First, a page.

It’s only a few weeks away from the big vote in the US. Barring some sort of miracle, or a methodological fallacy in what the polls are telling us, Hilary Clinton is set to become the first female prez of America and her husband will become the first former president to once again become an official resident of the White House (that has nothing to do with this blog post, BTW, I just said I’d throw it in there!!).
In a campaign which has been as bitter as the 1964 campaign and as prone to violence as the 1968 campaign, both major-league candidates have flip-flopped on a number of issues, changing their official positions and sometimes even denying that they ever took a position on certain questions (Trump on Iraq,Clinton on same-sex marriage).
On one particularly contentious issue, that of abortion, Trump has radically changed his opinion over the course of less than a year. However, for the better part of six months, he has advocated a stridently pro-life position. By contrast, Clinton has maintained a pro-choice position for virtually her whole political career. It is one of the few issues that either candidate has maintained a consistent position on, over a considerable length of time. Ideologically, we can place Clinton within the wider tradition of liberalism and she has consistently espoused liberal values (if there are such things). So it is worth discussing the aspect of liberalism most germane to a discussion about abortion.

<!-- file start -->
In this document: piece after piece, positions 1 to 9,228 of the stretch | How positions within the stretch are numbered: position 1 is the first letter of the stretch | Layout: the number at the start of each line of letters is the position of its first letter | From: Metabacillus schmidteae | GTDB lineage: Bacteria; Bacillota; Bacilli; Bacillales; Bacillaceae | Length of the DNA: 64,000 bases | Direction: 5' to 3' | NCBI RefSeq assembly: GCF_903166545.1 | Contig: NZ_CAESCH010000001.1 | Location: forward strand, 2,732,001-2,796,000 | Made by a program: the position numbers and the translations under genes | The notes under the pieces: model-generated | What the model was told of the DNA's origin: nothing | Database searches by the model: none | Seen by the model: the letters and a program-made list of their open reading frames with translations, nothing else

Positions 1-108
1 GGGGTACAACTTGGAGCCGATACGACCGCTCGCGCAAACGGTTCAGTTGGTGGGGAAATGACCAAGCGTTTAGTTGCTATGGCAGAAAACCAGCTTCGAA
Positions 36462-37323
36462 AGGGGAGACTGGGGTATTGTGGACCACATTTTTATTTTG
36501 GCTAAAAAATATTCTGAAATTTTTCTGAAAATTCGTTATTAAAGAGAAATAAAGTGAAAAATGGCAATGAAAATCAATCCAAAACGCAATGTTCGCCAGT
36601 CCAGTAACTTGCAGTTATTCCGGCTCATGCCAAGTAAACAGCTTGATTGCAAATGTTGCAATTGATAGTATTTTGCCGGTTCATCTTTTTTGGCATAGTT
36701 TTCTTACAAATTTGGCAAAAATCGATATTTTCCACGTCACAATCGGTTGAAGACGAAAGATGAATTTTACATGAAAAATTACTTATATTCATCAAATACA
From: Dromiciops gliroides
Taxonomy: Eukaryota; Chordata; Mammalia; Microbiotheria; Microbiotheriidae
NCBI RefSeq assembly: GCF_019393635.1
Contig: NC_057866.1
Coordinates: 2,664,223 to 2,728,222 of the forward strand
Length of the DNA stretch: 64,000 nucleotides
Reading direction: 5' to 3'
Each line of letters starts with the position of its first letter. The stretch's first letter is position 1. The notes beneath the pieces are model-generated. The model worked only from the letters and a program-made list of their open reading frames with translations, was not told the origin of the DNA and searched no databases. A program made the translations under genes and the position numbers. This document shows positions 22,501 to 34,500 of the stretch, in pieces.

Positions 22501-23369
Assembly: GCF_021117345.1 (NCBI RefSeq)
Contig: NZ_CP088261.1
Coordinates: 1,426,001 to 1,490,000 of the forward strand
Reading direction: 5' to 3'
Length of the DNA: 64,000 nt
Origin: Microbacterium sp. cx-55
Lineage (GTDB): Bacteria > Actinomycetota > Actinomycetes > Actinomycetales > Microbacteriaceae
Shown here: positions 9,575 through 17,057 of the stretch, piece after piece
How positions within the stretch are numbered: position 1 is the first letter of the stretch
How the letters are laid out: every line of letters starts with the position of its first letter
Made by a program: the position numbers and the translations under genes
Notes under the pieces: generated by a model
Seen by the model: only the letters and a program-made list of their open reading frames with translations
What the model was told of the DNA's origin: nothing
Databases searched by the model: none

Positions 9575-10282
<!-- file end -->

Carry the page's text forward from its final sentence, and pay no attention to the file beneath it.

Now, liberalism is an empirically unsound doctrine but nonetheless it does have a particular ethic, one that is quite systematic and easy to discern. While there are various shades of liberalism, ranging from the free-market ethos of the 19th century to the welfarism of the present-day, liberalism has always been about preserving the life and liberty of individuals so that they can realise their full potential as humans. Think about why liberals are against war; this is a waste of human life. Why do they promote the idea that government must control healthcare? Again, this is to preserve human life. Education must be in the hands of government, say liberals, because only then can people realise their full potential as humans. Capital punishment is frowned upon because it takes away life and that is even in cases where a guilty party has violated the life of an innocent. Business is promoted by liberals because of the economic comforts it yields which in turn leads to a better quality of life for all and not just the small elite who excel at enterpreneurship. Even intervention in foreign countries is justified on the pretext of ‘rescuing’ people. Whatever the truth of that claim, intervention, in the mind of some liberals, is meant to give people a better life.